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WORDPRESS READER CHANGES
You may have noticed a major update to the WordPress Reader recently.
There have been a few minor improvements since, which is a good sign. It shows that WordPress staff is listening.
- Word count is now showing for all posts. Approximate time no longer shows for short posts, but appears in parentheses after the word count for longer posts.
- It’s now possible to see who wrote the post more clearly, as a larger site icon (or blavatar—but no longer the Gravatar) appears at the top of the post followed by the name of the site.
- The age of the post now appears at the top of the post. This makes it much easier to find where we had previously left off.
DOES WORDPRESS KNOW HOW READERS FEEL?
I wrote a post on the WordPress Reader changes a few days ago when the big surprise hit, I visited a few other blogs and read about the changes there, and I’ve discussed these changes with other bloggers. However, nobody claimed to be a fan of the new changes, whereas there were several complaints. Last night I visited the WordPress support forums, where of course I found more complaints about the new Reader.
But a comment from WordPress staff on the forum suggests that most people must be content or pleased with the changes to the Reader. That doesn’t appear to be the case from anyone I’ve interacted with (if you’re happy with the change, I’d like to hear from your perspective).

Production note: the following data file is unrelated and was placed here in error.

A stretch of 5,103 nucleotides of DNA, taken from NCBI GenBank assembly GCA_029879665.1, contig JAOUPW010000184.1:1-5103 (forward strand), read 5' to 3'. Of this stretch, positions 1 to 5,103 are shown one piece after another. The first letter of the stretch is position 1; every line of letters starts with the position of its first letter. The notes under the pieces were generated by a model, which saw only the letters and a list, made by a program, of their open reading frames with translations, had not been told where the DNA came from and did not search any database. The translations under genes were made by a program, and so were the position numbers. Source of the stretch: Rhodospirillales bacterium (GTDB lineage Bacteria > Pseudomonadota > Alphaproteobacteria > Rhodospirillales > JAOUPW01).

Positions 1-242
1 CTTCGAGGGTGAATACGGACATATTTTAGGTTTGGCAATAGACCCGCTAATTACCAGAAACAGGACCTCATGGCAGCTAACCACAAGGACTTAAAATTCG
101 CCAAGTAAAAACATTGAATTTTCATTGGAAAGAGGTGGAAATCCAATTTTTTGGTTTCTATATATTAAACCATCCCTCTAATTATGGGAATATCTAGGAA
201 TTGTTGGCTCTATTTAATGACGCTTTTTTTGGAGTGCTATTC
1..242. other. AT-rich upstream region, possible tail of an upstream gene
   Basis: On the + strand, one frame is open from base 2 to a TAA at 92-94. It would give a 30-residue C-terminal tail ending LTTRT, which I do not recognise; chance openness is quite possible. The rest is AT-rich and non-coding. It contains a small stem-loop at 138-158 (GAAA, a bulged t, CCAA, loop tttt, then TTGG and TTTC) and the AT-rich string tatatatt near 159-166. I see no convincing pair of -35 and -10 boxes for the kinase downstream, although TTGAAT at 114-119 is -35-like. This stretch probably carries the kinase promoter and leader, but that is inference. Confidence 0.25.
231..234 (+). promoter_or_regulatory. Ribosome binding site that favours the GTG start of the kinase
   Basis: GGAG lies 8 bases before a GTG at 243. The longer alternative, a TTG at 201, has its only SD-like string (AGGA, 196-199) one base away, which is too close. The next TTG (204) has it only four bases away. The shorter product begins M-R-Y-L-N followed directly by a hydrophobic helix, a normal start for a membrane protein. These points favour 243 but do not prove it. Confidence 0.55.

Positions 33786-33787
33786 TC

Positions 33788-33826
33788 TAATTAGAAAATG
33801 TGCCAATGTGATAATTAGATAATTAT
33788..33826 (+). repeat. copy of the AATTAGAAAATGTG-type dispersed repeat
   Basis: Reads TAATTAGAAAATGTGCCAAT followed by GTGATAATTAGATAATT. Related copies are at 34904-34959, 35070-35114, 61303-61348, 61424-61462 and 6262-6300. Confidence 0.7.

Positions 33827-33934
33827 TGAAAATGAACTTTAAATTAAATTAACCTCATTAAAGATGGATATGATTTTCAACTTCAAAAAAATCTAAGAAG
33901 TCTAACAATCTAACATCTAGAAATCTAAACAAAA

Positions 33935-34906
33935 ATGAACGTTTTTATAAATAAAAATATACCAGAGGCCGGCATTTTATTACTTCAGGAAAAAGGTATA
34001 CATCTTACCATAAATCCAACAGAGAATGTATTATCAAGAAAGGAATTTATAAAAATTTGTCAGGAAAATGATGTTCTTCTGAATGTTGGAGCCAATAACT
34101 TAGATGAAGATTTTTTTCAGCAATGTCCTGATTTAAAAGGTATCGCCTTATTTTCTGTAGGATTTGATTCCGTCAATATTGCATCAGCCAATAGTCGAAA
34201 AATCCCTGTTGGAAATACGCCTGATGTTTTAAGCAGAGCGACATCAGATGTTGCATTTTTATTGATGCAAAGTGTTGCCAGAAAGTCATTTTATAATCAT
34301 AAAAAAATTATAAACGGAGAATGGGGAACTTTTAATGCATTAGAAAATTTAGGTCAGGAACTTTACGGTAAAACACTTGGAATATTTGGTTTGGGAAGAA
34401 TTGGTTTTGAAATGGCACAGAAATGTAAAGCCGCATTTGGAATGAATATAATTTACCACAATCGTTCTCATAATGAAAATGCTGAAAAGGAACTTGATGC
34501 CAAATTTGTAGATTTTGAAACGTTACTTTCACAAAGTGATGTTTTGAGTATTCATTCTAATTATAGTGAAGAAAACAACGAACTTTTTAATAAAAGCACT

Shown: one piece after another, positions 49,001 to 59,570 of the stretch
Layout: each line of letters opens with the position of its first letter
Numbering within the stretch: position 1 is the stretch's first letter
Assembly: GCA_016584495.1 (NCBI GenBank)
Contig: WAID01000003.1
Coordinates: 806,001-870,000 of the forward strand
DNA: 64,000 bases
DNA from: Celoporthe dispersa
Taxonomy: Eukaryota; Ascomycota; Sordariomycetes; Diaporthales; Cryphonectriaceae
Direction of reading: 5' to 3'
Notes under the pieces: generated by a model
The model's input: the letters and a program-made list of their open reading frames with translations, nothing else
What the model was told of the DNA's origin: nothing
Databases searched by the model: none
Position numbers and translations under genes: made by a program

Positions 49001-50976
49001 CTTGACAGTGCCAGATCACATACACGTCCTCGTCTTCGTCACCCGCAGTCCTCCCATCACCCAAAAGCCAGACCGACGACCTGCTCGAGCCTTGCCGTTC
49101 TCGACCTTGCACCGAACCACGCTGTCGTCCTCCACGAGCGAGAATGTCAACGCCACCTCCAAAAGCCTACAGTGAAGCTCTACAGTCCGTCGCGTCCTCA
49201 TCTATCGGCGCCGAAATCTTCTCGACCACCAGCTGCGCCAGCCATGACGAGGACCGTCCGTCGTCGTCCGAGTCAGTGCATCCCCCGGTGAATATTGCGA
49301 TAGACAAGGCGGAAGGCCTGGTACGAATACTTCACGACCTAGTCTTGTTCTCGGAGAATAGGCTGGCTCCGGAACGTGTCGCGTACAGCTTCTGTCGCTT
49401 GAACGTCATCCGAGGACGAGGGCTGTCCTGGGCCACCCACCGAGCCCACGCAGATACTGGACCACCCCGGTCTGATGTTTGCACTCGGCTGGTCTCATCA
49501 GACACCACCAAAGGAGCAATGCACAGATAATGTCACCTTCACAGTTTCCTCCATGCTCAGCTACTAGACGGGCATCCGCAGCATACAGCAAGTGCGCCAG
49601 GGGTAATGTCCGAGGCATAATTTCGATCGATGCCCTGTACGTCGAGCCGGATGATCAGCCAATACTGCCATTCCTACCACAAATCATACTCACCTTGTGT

WordPress staff seems to be under the impression that only a few people are frustrated with the changes, and those few have visited the forum to complain. However, I’ve heard several complaints outside of the forum, and most of those people haven’t visited the forum. So if you’re frustrated with the changes, but haven’t let WordPress know, well, the assumption may be that you’re at least content with the changes, if not a big fan of them.
Feel free to visit the WordPress forums to voice your opinion (for, against, or neutral).
Feel free also to repeat a suggestion or comment. If only one person voices an opinion, they may think that only one person is unhappy about it.
If you’ve had any technical issues with the new Reader, please report them. WordPress staff does try to offer solutions or resolve issues, but they need to know about them.
IS IT FUNCTIONAL?
When I open a post in the Reader, the Like button appears at the top right, the back button appears at the top left, and the comments field is way down below. That seems like the road to maximum inconvenience. Plus, most of my pc screen space is wasted, and these control buttons extend beyond that wasted space.
If you proceed to scroll down to read more of the post within the Reader or to leave a comment, be careful not to miss the scrollbar slightly or the post will close on you.
WHERE IS THE VISUAL APPEAL?
On a large screen, or with the aspect ratio of a typical laptop or pc monitor, most of the Reader is wasted space.
I see very large white sidebars, empty. The post image is tiny compared to my screen. The text background is white, which blends into the sidebars seamlessly.